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If you’ve never driven your way from Helena to Missoula, you’re in for a nice treat. After first driving over the Great Divide, overlooking the capital city, and grabbing a drink from the spring at the top, you’ll be met with beautiful scaping scenery before heading down to the bottom of the mountain along rivers and railroad tracks. After about an hour of driving, you’ll pass by the small town of Drummond and onto Missoula. Eventually, you’ll soon see a beautiful river valley where people float their summers away before heading into the town for a local brew. The drive is nice, and for those of you who’ve never been, probably quite a sight. There is an alternative to this route though, that isn’t much longer in terms of length, but is a road that you won’t regret.
The Pintler Highway
The Anaconda-Pintler Scenic Route, also known as The Pintler Veterans’ Memorial Highway, is a 55-mile drive stretching from the old historic mining town of Anaconda up to a tiny little town on the side of the highway known as Drummond. The drive takes you along winding roads, over mountains, past old mines, and along the shores of the popular Georgetown Lake. If you have an extra hour to see some views, this one is worth it, if you have an entire day or two, even better.
The Old Mining Town of Anaconda
If driving from Helena, you’ll start in Anaconda. Once a thriving city, you can still see the old mining charm in some of the older local haunts. Bars, hotels, and food joints can be found along the main drag. If you do get the chance to check one out you’ll, most likely notice an old black and white photo or two back from the good ole prohibition days.
For those into history, the smelter stack is the first thing you’ll see even before reaching the town. At one point that was the lifeline of Anaconda, and is still the tallest man-made masonry structure in the world at 585-feet. Being so close to Butte, the mining capital, the smelter was made for the copper mines way back when and is still the world’s largest non-ferrous processing plant ever to be built. Having such a major part in the mining history back in the day, Anaconda was actually almost Montana’s capital. One look at the courthouse will give hints as to the amount of money that once flowed there.
Some of the Best Golfing in Montana
We mentioned a few days might be worth the time. When we said that, we were thinking of you golfing fanatics out there because the championship 18-hole golf course designed by Jack Nicklaus himself is undoubtedly worth a stop. Old Works Golf Course is nestled at the base of the mountains and littered with old mine ruins. The course is pristine and considered one of the top 100. With the rocks and black sandpits to round out the feel of an old coal mine, you won’t regret staying for a play.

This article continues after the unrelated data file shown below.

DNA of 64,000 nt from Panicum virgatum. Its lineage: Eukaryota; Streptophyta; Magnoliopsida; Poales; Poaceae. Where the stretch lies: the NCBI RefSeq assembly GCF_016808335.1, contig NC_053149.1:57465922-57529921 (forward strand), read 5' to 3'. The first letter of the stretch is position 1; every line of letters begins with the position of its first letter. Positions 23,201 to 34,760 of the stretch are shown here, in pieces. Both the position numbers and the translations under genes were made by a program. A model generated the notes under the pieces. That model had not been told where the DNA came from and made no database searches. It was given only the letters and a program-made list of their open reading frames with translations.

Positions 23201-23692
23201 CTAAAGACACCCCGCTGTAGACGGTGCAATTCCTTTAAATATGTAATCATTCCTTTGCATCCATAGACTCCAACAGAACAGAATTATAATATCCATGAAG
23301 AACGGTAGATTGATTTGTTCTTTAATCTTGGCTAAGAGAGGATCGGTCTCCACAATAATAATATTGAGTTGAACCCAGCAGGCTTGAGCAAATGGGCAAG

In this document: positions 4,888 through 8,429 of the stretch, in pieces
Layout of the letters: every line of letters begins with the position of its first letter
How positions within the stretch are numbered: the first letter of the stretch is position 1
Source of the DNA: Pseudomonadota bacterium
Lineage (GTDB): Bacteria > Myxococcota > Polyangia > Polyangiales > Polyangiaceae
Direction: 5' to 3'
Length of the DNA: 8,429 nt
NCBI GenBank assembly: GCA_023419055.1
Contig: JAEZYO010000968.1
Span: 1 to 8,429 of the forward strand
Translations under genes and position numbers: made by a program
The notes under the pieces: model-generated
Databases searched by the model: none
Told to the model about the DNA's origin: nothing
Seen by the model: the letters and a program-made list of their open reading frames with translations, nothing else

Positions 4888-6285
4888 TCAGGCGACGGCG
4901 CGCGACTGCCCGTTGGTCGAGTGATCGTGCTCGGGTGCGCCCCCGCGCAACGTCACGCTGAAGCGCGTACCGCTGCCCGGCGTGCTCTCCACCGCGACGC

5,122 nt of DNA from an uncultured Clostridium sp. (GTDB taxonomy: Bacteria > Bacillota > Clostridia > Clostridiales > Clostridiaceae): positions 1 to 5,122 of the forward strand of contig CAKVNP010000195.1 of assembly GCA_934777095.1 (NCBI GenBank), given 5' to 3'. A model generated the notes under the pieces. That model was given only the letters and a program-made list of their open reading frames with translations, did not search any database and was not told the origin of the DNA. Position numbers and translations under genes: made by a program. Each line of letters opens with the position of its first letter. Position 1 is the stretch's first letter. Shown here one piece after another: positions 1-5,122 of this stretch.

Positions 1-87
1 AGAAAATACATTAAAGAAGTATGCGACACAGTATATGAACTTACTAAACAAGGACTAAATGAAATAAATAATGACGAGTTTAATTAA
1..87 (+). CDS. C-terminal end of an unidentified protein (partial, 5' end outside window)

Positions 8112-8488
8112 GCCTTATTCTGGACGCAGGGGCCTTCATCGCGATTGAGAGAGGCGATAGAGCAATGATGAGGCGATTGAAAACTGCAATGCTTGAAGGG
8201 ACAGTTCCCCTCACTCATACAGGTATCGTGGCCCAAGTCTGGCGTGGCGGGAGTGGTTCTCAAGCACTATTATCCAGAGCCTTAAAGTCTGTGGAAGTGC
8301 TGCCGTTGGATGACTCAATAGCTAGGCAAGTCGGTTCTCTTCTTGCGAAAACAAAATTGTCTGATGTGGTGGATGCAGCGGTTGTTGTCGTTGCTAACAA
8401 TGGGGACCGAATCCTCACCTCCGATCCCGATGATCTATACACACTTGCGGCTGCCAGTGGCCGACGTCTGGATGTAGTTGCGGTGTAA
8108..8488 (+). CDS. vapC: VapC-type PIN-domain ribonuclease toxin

Once you’ve spent the morning or day out golfing and wandering around town, the drive will take you up into the mountains and open up to the views of the beautiful Georgetown Lake. Made after the damming of the Flint Creek, the average depth here is only 16-feet. Stocked with blue ribbon fishing in summer and winter, the lake is surrounded by campsites and mountains and is a very popular recreation spot in the summer. It’s recommended here to book camping ahead of time or to find an Airbnb to spend a weekend exploring. The lake itself is surrounded by three mountain ranges, has a good number of hiking trails, and is known as a place to see some moose!
A Drive Through the Flint Creek Valley with a Stop at Historic Philipsburg
Driving over the lake damn will take you down a steep winding canyon to the bottom of the flint creek. Around the bend, you’ll enter into a large open valley with scenic old ranch buildings with rolling fields and mountain backdrops Here you’ll be able to make a stop in the old mining town of Philipsburg, which we wouldn’t recommend missing. This charming little place consists of only a main street, but it’s one of the cutest in the state. In 1893, silver crashed and Phillipsburg became a ghost town but not too long ago the town decided to revive itself. After adding a brewery, a chocolate shop, theatre, quaint restaurants, and more, Philipsburg became a popular tourist destination for families and single folk alike.
The Quaint Ranch Town of Drummond
Philipsburg may be the last stop before driving back towards I-90, but don’t head to Missoula just yet, the town of Drummond deserves special recognition. Home of only a few hundred people, the “Bullshipper Rodeo Days” are held here the second week in July and are a ton of fun if you happen to make it. If not, Parker’s is a small restaurant that you might miss if you blinked. They are known for their classic cafe style decor and crazy burger menu with over 100 different choices that are sure to round up an awesome drive along the Anaconda-Pintler Scenic Highway!
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